We've heard this argument before, and every time Blizzard makes a change to help players complete quests more quickly, it comes up again. And with the recent announcement that Blizzard will actually be adding quest targets to the ingame maps (again replicating another function of the popular Questhelper addon), players have again brought up the old argument: is the game too dumbed-down? Originally, when the game began (though I don't know anyone that didn't still use Wowhead to find quest coordinates even back then), you were sent "east" to find a tiny little brown backpack to click on, and in the next patch, not only will you see that brown backpack sparkling with flares as you get close, but you'll have it marked on your map the entire time.
Larisa waxes nostalgic over at the Pink Pigtail Inn, and says that this is just farther down a sliding slope that leads to a ravine where we all just have two spells and need to kill three boars to level to 100. Kinless Chronicles straight out says "Patch 3.2 will play for you" with some funny tongue-in-cheek analysis. But since I do it so much anyway, I'll play the Devil's advocate here: let's face it, we all used the addons and coordinates while leveling up alts, if not even while leveling mains. It's easy to be nostalgic, but I never did like hunting around for that little pixel of brown you had to click on to finish a quest, and if you really do want to stumble around in the dark the old way, just don't look at your map and/or close the minimap down. I've recently played two other console games, Fable 2 and Dead Space, that also offer glowing line navigation straight to your quest targets, and I did feel a sense of exploration in both -- if I wanted to wander off the path, I was welcome to (and usually rewarded for it), while if I just wanted to get to where I was going, I could do that, too.
Does that mean that Larisa and Kinless are both dead wrong? No, of course not -- the old world's magic was in the exploration, and I do agree that if you are leveling through the old world with all of these changes, you're going to have a completely different experience than we all did back when, as Larisa says, Stonetalon Mountains was a wild, uncharted place you had to find for yourself. But Blizzard isn't interested in preserving that old experience -- they're interested in getting people to the endgame, where all of the new and shiny is. Back when we wandered into Stonetalon Mountains, we might see the roads full of people, or see an opposite faction player fighting with mobs along the way. But nowadays, those places are pretty much wastelands. And making quests quicker is the best and easiest way to keep players interested and get them out of there.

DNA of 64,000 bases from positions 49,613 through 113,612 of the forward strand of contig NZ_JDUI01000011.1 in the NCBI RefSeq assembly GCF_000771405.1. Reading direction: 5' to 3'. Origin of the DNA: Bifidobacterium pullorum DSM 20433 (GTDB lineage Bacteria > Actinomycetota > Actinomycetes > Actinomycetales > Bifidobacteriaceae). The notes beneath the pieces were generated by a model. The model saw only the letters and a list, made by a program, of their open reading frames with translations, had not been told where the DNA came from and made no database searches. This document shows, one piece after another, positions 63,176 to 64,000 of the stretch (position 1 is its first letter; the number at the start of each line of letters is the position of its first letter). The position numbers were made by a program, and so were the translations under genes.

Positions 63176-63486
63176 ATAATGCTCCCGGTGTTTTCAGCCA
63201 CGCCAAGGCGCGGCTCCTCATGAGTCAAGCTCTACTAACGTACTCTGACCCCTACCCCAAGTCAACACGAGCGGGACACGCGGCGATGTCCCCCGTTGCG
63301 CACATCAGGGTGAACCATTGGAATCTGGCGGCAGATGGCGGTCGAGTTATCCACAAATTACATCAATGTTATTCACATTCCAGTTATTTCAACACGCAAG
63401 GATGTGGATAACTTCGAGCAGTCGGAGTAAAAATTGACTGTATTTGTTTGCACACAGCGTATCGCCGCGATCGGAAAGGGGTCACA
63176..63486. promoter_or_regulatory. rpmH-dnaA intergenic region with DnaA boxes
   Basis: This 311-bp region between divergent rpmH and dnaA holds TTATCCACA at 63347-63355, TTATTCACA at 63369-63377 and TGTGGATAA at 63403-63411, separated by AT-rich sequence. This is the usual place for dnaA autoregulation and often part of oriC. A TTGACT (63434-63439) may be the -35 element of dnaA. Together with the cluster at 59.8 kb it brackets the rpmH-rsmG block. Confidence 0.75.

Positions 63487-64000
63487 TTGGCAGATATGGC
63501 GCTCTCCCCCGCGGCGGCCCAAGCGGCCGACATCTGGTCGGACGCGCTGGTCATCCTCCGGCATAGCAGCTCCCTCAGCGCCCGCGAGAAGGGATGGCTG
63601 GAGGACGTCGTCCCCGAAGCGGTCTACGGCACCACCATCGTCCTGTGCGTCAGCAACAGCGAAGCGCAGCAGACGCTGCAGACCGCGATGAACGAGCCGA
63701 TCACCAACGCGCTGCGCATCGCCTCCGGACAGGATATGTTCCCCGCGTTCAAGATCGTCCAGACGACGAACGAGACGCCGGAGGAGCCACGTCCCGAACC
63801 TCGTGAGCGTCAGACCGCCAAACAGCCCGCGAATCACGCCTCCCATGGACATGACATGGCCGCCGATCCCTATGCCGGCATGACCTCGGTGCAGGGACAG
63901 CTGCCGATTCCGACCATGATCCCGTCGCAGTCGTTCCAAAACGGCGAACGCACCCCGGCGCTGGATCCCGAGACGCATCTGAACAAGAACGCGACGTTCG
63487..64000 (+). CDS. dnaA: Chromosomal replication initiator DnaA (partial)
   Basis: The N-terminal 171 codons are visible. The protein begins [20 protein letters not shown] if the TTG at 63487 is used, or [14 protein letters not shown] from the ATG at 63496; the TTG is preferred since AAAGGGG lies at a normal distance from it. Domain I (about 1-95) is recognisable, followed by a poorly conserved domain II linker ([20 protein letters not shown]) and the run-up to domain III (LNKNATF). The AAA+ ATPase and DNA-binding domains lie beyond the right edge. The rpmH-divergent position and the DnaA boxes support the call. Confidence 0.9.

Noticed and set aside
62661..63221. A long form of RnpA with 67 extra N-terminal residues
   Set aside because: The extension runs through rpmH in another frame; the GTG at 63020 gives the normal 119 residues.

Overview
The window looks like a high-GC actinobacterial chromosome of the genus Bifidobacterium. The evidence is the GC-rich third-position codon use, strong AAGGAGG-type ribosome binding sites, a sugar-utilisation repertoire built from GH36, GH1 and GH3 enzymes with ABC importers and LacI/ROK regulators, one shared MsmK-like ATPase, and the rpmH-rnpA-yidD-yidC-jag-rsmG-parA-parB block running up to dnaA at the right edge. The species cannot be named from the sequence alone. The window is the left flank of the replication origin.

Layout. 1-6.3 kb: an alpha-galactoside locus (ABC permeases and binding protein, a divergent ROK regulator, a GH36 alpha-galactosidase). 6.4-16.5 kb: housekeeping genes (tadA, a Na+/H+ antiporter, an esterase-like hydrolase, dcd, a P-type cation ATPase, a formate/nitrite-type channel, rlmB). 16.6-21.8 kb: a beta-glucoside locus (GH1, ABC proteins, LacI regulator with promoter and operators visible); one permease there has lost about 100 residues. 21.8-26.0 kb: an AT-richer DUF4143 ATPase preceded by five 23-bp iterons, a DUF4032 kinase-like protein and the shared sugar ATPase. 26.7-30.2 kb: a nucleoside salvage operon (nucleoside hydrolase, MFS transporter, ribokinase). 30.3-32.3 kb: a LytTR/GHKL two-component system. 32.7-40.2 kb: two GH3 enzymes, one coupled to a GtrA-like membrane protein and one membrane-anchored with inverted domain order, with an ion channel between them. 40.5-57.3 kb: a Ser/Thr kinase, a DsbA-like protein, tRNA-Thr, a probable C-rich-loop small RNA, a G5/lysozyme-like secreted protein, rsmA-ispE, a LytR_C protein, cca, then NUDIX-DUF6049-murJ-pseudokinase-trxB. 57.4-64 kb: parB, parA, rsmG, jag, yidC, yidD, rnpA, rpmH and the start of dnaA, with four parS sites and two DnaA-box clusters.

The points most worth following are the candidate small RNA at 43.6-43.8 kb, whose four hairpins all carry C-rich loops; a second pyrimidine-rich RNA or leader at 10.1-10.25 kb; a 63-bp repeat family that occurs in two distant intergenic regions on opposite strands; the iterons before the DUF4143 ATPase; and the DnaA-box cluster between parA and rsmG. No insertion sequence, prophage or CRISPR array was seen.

So yes, I'm fine with the changes, and no, I don't think it's the end of the world (of Warcraft). There are other ways to challenge and interest you besides making you hunt for a needle in a haystack (and if Blizzard really does make you want to hunt for a needle in a haystack, there's probably still ways they can do it, in or out of a quest). I can understand the nostalgia, and I agree that we are losing something (not the first time that's happened, or the last). But I'm going to appreciate the time saved hunting for quest items -- personally, I plan to spend it doing even more quests.
Patch 3.2 will bring about a new 5, 10, and 25 man instance to WoW, and usher in a new 40-man battleground called the Isle of Conquest. WoW.com will have you covered every step of the way, from extensive PTR coverage through the official live release. Check out WoW.com's Guide to Patch 3.2 for all the latest!
Exploring Azeroth with quest icons on the map
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